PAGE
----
“I struggle with those two things because I don’t see evidence of either of those two things being true,” he said, adding that he’s lived in five school districts in five states and has “never once heard someone, a Realtor or anyone else, say that being massive was a positive characteristic of a district. Minnetonka is massive.”

Becker said open enrollment is a plus for the district, citing that this year alone, the district is going to see $20 million in revenue.

Becker also noted that since the voter-approved referendum in 2015, the district has redone space at the high school that has allowed for higher capacity. She said the district also bought an additional building along Highway 7 that it’s been able to use for various programs.

“There are reasons why enrollment has gone up the last couple of years,” Becker said. “What I would not do is approve a budget that does not allow for an enrollment plan and an increase that you could not support.”

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The 11 candidates running for Minnetonka School Board meet Sept. 24 at Minnetonka City Hall for a candidate forum hosted by the League of Women Voters. From left are Mark Ambrosen, Don Amorosi, Katie Becker, Sarah Clymer, Kathryn Gimse, Julie Light, Christine Ritchie, Meghan Selinger, Trevor Thurling, Lisa Wagner and Josh Wilcox. (Sun photo by Jason Jenkins)

Question: The emotional health of students is a big issue in our state and country. What roles should the school district, parents and community play in addressing this issue?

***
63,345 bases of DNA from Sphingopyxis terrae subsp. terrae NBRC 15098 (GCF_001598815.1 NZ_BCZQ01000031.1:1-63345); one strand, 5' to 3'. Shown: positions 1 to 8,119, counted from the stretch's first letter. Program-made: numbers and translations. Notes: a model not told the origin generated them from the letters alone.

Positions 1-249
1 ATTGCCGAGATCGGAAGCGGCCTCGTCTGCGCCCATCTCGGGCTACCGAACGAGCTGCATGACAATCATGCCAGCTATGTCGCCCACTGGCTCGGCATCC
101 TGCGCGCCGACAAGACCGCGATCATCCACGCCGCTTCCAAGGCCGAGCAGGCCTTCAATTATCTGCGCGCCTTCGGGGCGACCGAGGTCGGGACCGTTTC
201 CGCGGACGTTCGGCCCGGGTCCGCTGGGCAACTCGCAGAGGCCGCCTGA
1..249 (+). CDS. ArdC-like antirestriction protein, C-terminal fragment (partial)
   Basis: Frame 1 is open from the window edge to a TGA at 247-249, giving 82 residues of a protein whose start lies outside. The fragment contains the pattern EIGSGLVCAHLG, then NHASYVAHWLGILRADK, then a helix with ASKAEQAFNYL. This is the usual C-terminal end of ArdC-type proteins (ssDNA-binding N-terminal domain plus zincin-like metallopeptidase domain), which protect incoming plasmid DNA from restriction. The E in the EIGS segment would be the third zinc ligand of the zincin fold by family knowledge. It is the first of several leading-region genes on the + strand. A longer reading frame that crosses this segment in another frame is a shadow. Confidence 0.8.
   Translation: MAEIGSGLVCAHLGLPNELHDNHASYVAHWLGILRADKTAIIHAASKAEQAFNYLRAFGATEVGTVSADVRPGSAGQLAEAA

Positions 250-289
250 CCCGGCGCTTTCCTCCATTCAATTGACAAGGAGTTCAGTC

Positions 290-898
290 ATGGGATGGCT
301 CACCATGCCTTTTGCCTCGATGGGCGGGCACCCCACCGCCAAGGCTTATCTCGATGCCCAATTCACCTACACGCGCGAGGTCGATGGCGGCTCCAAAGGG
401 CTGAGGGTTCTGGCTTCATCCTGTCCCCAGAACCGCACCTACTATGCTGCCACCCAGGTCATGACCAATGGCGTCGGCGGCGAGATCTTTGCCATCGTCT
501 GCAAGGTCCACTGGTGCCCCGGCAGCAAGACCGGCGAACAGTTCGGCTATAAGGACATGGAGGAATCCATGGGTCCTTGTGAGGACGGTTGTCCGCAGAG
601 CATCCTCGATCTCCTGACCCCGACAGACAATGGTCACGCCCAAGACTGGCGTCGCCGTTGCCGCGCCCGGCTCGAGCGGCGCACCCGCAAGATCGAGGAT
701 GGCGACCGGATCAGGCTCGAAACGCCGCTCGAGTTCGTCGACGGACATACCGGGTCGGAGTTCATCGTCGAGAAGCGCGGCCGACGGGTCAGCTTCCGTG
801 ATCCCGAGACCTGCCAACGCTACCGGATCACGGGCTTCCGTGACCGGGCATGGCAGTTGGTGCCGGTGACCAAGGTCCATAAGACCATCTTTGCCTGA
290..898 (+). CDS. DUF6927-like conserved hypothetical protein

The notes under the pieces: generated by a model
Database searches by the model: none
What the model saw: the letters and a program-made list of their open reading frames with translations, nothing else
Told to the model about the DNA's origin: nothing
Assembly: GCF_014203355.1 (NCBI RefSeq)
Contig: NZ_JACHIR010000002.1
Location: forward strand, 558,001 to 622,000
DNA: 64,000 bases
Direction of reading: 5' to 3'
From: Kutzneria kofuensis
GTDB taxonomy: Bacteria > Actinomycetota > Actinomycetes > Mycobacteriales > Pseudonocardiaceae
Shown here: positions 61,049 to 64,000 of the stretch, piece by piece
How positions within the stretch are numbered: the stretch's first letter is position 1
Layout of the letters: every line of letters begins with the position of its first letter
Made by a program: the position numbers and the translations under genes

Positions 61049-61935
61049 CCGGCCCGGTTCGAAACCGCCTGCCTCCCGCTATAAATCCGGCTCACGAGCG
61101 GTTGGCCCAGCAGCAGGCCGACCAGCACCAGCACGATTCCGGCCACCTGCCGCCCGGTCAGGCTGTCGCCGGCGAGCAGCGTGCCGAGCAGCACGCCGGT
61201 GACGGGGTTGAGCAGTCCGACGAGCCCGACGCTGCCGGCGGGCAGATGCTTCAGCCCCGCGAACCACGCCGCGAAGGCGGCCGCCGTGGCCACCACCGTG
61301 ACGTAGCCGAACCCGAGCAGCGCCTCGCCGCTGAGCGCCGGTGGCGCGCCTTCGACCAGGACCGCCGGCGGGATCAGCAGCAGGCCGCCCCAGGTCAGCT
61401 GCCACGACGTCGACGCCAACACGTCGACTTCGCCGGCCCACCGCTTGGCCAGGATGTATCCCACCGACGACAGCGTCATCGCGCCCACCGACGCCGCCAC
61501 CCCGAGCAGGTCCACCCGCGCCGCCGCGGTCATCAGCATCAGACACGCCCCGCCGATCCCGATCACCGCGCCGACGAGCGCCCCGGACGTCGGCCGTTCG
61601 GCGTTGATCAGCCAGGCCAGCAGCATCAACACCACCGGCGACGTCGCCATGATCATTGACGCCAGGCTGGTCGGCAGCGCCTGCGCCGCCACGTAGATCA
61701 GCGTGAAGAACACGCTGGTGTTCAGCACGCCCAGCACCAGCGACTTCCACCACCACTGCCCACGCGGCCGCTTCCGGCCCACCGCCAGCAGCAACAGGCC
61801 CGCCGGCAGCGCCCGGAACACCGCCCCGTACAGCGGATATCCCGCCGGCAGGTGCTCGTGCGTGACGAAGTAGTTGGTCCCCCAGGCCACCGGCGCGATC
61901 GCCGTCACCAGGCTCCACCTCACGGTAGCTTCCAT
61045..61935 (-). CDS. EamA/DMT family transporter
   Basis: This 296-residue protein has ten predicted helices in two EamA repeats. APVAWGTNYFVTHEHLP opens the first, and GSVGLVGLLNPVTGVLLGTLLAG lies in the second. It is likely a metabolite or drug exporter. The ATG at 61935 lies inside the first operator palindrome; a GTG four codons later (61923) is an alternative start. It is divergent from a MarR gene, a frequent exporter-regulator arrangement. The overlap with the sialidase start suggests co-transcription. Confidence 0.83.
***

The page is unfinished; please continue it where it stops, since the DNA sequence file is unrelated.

The candidates agreed that the district should work together with parents and resources in the community to better meet the mental health needs of students.

“It’s not all academics, it’s ‘how are you doing?’” Gimse said.

Light said the district needs to enhance the resources available to school counselors, which could come through pursuing mental health grants.

Ritchie said the district realizes there an issue around mental health and wellness and is working toward solutions, including its partnering with Relate Counseling Center. She said the district should also create a culture around the idea that success looks different for every student.

Along with providing students access to mental health support, Selinger suggested looking to see what schools in other districts are doing to alleviate anxiety in students, including enacting a night where teachers aren’t allowed to assign homework so that students can take a mental break.